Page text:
Apple certainly didn't invent panoramic photography, but if you recently upgraded to iOS 6, and have an iPhone 4S or an iPhone 5, the added feature might have sparked a newfound interest in this photography technique.
iPhone panorama tips and tricks
The basicsEnabling panorama mode is easy. Launch the camera, tap Options, and select Panorama. Keep your iPhone in portrait mode, but before you begin the panorama, do the following:
- Decide where to end. Though panorama mode is equipped to capture a 240-degree angle, you can stop at any time. That being said, decide where the photo will start and end.
- Change directions. By default, the panorama will go from left to right, but if you want to change directions, simply tap the white arrow.
- Adjust the exposure. Here's the tricky part. Since the panorama is composed of many frames, you can't set the exposure for the entire scene. However, if you take a look around and realize that the ending point of your photo is brighter than the starting point, you may want to adjust the exposure to compensate. Just tap the frame until you're happy with the lighting.
When you're all set, tap the shutter button (or click the volume-up button) to begin capturing a panorama.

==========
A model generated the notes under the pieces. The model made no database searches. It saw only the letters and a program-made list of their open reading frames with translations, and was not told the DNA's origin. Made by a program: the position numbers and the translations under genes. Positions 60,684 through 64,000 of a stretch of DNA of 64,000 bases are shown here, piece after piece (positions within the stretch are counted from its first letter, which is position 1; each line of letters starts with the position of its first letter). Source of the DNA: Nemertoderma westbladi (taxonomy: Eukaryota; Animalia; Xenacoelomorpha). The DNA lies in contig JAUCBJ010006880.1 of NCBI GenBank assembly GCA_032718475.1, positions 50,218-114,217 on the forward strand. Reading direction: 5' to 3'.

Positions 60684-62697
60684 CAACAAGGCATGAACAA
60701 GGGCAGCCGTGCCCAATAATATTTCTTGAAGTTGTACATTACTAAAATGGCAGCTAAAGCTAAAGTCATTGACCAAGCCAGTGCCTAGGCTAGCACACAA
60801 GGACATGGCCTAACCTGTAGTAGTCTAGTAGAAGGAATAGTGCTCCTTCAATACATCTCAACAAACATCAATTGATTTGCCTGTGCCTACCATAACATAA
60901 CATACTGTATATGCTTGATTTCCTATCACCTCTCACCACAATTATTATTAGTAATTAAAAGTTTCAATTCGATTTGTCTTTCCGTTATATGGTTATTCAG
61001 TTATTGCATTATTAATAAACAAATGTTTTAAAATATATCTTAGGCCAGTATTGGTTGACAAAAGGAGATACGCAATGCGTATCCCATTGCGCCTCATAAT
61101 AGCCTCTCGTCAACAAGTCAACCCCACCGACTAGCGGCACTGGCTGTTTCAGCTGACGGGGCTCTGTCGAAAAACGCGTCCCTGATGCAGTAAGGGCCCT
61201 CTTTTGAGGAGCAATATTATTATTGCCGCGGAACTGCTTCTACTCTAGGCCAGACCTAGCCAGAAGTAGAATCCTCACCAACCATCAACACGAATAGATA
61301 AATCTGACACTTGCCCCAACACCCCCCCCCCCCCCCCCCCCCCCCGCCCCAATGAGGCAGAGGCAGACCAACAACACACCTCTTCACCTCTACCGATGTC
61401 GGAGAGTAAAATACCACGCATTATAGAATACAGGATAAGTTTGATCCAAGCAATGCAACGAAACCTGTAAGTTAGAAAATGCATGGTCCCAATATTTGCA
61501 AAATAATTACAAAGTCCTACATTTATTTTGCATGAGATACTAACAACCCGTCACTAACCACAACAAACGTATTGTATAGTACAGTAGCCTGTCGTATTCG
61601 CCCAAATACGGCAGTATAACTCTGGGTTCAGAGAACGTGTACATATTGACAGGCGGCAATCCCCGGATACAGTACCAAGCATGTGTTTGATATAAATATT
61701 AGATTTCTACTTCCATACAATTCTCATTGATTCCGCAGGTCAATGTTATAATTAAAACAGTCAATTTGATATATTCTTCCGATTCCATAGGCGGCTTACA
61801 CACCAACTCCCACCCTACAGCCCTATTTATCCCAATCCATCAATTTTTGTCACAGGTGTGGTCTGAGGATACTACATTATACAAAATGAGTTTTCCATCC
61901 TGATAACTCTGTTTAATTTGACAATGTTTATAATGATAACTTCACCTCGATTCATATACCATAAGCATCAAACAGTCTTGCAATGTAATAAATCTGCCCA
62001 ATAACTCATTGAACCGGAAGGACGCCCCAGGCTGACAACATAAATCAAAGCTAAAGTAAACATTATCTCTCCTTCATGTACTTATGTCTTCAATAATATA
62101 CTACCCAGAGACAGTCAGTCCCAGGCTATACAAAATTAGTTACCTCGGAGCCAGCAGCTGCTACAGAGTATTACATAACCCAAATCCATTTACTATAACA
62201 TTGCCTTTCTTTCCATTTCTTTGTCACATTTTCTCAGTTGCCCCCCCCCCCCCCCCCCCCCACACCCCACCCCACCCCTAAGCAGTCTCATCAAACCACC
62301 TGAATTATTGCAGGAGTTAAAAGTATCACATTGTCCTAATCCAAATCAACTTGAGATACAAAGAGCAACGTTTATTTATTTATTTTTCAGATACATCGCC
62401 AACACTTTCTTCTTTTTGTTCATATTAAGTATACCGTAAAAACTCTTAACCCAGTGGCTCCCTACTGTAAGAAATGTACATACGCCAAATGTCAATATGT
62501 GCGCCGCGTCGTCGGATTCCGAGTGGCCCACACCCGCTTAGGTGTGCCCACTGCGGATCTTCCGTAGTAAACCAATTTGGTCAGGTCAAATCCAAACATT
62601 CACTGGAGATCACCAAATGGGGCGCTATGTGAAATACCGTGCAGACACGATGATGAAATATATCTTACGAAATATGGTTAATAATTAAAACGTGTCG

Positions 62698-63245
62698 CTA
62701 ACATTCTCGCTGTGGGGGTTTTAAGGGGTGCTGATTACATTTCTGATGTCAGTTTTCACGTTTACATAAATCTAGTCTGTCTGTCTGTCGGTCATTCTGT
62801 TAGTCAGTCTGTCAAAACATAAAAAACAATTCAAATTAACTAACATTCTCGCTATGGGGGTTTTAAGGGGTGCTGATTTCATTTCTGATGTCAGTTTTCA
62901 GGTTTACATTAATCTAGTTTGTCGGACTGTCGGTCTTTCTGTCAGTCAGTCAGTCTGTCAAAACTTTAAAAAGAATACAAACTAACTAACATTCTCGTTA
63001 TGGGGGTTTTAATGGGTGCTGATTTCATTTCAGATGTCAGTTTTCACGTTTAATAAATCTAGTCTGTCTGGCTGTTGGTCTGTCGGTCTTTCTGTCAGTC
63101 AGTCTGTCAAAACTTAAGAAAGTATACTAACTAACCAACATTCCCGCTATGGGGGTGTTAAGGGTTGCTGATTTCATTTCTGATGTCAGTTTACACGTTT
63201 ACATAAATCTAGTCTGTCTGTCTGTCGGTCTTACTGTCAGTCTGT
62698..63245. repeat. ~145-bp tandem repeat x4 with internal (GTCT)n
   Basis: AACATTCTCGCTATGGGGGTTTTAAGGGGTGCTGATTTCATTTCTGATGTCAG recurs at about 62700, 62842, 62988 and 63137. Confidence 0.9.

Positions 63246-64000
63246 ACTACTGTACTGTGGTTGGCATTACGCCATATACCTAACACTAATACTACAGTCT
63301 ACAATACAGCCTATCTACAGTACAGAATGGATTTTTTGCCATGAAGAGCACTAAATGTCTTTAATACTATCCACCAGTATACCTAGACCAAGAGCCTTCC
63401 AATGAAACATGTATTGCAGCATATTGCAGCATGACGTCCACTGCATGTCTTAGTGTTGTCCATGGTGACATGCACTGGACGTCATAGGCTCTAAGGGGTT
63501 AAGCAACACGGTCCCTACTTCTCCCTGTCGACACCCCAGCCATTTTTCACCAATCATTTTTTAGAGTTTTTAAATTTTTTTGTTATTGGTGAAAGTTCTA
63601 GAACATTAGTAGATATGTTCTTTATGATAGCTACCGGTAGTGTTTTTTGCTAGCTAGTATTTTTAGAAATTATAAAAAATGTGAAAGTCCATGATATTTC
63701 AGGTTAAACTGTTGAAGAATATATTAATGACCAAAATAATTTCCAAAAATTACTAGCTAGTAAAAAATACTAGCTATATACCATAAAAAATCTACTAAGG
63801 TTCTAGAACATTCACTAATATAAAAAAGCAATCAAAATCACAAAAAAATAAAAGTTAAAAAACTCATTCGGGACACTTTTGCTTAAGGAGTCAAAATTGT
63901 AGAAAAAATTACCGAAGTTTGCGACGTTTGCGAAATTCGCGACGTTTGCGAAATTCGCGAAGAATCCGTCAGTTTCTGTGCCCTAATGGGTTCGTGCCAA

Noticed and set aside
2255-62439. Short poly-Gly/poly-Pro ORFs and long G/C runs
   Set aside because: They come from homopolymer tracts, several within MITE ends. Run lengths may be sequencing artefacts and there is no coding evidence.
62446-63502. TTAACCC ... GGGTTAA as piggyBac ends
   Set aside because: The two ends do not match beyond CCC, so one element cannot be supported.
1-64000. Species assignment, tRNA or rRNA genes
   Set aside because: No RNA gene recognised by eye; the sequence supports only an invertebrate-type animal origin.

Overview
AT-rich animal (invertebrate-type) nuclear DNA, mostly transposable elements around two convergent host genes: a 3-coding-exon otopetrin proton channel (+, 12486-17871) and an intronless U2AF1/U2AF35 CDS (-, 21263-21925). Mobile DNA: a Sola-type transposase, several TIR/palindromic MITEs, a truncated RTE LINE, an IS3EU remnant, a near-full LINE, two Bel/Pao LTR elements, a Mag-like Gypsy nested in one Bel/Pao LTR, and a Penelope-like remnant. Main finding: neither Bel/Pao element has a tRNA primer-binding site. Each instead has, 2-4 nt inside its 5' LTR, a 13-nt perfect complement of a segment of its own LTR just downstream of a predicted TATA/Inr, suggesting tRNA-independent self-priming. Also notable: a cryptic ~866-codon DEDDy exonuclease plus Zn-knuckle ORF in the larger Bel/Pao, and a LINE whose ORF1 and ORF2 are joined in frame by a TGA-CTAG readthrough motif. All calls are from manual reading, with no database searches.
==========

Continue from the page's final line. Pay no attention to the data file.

PanoramasAs you pan to capture the panorama, go slowly, keeping the arrow on the white line. If at any point you move too fast or go off-course, your iPhone will tell you.
Don't be afraid to get creative with funky, intentionally uneven shots. Moving your phone in a zig-zag pattern along a skyline will result in a fantastical, warped image. Give it a try.
Phil Schiller's panorama trick
If you watched the iOS 6 announcement, you'll remember that when Phil Schiller introduced panorama photos, he showed off a panoramic photo with a man appearing multiple times across the photo.
Not only does this produce an awesome, shareable photo, but it's really easy to do. All it takes is a little patience, and a little running around on the subject's part.
Start by positioning the subject in the first frame of the panorama. As you pan beyond them, have the subject run around you and into a new spot along the path of your panorama. Repeat this as many times as you want (or until your subject runs out of breath).
During our trials, we found that this trick works best when shooting a relatively static background (so, minimal cars and people). It's also useful if you predetermine where your subject will stand along the panorama.
Check out the video for a more visual tutorial.
If you launch the camera, enable panorama, and rotate your phone to landscape mode, you'll be prompted to shoot the opposite of a panorama: a vertorama.
To capture a vertorama, just follow the same method, tapping the arrow to change directions.
In field tests, it became clear that shooting vertoramas was much more difficult -- going off-course slightly turned beautiful skyscrapers into wobbly buildings. However, with a little practice (or a little less coffee), you may be able to achieve seamless vertoramas.
To get creative with vertoramas, try this: start capturing just below eye-level, then move your phone in a bell-shaped pattern to capture the sky and the scene behind you. If you do it right, you'll get a unique, surreal image.